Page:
DINOWEB - dinosaurs web-site  

Complete Data Base of Paleozoic and Mesozoic Tetrapods.
Paleo-News and illustrations. Big electronic PDF-library.

line decor
line decor

Download PDF Paleolibrary


?????????? ?????????
сайт о динозаврах
??????? ?????????

рейтинг сайтов
Free Hit Counters

Free Counter
hit counter javascript

myspace hit counter
Powered by counter.bloke.com

Locations of visitors to this page


A lightweight, biological structure with tailored stiffness: The feather vane.

August 31 , 2016

The flying feathers of birds are keratinous appendages designed for maximum performance with a minimum weight penalty. Thus, their design contains ingenious combinations of components that optimize lift, stiffness, aerodynamics, and damage resistance. This design involves two main parts: a central shaft that prescribes stiffness and lateral vanes which allows for the capture of air. Within the feather vane, barbs branch from the shaft and barbules branch from barbs, forming a flat surface which ensures lift. Microhooks at the end of barbules hold barbs tightly together, providing the close-knit, unified structure of the feather vane and enabling a repair of the structure through the reattachment of un-hooked junctions. Both the shaft and barbs are lightweight biological structures constructed of keratin using the common motif of a solid shell and cellular interior. The cellular core increases the resistance to buckling with little added weight. Here we analyze the detailed structure of the feather barb and, for the first time, explain its flexural stiffness in terms of the mechanics of asymmetric foam-filled beams subjected to bending. The results are correlated and validated with finite element modeling. We compare the flexure of single barbs as well as arrays of barbs and find that the interlocking adherence of barbs to one another enables a more robust structure due to minimized barb rotation during deflection. Thus, the flexure behavior of the feather vane can be tailored by the adhesive hooking between barbs, creating a system that mitigates damage. A simplified three-dimensional physical model for this interlocking mechanism is constructed by additive manufacturing. The exceptional architecture of the feather vane will motivate the design of bioinspired structures with tailored and unique properties ranging from adhesives to aerospace materials.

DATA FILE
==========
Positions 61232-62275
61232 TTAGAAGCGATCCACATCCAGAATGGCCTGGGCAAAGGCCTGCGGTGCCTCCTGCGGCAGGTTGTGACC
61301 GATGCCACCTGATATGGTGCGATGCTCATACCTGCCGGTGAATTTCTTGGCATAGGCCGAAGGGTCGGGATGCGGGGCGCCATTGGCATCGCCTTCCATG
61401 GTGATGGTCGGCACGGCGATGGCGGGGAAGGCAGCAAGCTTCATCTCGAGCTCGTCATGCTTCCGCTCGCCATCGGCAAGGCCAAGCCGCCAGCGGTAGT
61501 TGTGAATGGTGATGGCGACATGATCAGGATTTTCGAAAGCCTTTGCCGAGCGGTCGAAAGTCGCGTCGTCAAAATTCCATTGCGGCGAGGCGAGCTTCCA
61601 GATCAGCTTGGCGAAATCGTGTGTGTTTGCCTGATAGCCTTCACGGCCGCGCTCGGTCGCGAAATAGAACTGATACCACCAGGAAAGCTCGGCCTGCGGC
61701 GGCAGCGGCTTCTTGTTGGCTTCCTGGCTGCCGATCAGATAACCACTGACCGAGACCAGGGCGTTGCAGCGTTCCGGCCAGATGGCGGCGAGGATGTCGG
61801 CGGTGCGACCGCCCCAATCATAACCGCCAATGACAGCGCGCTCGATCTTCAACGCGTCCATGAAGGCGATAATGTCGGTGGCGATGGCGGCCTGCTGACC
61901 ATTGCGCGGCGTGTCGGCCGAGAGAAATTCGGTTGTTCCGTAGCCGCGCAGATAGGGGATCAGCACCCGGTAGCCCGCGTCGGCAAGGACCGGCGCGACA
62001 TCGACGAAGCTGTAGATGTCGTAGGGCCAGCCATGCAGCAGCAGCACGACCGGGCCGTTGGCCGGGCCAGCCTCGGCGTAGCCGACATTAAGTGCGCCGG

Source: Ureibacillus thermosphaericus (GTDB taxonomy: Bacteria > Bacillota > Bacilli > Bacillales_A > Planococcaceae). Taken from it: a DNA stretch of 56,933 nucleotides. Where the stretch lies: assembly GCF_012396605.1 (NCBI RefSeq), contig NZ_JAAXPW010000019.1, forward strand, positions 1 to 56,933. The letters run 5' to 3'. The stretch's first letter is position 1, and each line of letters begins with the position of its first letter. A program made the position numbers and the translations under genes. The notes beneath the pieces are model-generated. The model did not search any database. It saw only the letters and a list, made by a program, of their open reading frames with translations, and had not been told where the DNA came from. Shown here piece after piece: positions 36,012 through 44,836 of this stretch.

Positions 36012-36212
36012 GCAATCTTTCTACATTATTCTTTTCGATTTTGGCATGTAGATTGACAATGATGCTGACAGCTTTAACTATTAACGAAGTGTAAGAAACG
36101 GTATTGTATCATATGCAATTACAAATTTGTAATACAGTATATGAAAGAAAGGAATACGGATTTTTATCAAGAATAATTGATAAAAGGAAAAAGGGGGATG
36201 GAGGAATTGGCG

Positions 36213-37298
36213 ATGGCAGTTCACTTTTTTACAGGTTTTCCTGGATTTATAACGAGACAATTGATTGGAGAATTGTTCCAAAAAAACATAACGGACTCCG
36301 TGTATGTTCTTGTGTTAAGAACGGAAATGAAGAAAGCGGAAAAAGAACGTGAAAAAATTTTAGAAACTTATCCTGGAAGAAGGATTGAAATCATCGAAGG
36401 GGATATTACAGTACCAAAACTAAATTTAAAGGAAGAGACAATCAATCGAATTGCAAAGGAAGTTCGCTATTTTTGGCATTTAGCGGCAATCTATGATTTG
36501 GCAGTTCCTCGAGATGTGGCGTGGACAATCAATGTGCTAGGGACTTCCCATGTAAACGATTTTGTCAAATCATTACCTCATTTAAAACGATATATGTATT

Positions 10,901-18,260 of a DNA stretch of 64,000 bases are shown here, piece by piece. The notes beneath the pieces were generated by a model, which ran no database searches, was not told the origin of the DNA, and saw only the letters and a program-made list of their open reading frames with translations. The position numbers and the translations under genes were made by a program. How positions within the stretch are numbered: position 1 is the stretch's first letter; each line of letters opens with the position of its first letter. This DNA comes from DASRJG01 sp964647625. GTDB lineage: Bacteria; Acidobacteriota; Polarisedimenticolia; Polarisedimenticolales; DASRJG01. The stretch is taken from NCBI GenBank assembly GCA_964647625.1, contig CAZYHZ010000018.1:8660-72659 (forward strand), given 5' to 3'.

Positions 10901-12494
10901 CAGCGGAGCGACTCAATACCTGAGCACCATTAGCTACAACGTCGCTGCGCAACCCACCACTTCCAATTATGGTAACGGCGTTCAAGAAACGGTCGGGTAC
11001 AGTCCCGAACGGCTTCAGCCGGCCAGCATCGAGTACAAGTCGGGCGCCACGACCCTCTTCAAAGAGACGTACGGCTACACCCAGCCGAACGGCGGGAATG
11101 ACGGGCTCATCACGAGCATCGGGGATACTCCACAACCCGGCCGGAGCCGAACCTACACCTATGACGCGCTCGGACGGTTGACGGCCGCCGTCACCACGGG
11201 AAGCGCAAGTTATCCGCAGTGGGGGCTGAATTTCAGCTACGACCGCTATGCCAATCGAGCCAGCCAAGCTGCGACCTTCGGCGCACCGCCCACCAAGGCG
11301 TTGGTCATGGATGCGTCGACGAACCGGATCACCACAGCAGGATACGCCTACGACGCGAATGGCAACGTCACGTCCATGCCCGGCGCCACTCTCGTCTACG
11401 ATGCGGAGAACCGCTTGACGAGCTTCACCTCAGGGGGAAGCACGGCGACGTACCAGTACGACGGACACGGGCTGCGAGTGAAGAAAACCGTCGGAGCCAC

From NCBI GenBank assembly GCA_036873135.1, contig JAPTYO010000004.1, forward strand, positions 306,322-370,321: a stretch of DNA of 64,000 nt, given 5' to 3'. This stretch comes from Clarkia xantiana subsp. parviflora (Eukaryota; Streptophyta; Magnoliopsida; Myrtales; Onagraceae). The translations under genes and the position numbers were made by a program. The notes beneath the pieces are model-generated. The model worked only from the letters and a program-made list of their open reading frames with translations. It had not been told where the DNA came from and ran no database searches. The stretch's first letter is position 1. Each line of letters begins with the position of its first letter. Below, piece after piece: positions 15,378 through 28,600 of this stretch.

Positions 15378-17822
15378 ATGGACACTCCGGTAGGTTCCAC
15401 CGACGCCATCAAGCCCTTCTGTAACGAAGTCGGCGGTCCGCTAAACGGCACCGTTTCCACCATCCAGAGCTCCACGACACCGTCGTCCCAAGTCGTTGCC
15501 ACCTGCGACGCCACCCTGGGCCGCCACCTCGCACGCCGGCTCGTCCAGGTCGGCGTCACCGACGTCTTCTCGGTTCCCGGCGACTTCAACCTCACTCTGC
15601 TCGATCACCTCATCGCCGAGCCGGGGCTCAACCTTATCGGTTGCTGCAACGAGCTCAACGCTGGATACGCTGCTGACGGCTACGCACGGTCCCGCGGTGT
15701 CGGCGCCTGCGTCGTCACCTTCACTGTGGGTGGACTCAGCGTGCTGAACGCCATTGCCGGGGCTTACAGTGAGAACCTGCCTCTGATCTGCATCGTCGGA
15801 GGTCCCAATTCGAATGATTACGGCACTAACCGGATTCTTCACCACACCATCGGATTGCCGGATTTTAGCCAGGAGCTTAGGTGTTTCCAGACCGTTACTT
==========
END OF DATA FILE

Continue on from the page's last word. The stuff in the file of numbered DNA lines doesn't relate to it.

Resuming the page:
Statement of Significance

Despite its importance to bird flight, literature characterizing the feather vane is extremely limited. The feather vane is composed of barbs that branch from the main shaft (rachis) and barbules that branch from barbs. In this study, the flexural behavior of the feather barb and the role of barbule connections in reinforcing the feather vane are quantitatively investigated for the first time, both experimentally and theoretically. Through the performed experiments, structure-function relationships within the feather vane are uncovered. Additionally, in the proposed model the sophisticated structure of the barbs and the interlocking mechanism of the feather vane are simplified to understand these processes in order to engineer new lightweight structures and adhesives.

Tarah N. Sullivan, Andreï Pissarenko, Steven A. Herrera, David Kisailus, Vlado A. Lubarda& Marc A. Meyers (2016)
A lightweight, biological structure with tailored stiffness: The feather vane.
Acta Biomaterialia 41: 27-39


Hosted by uCoz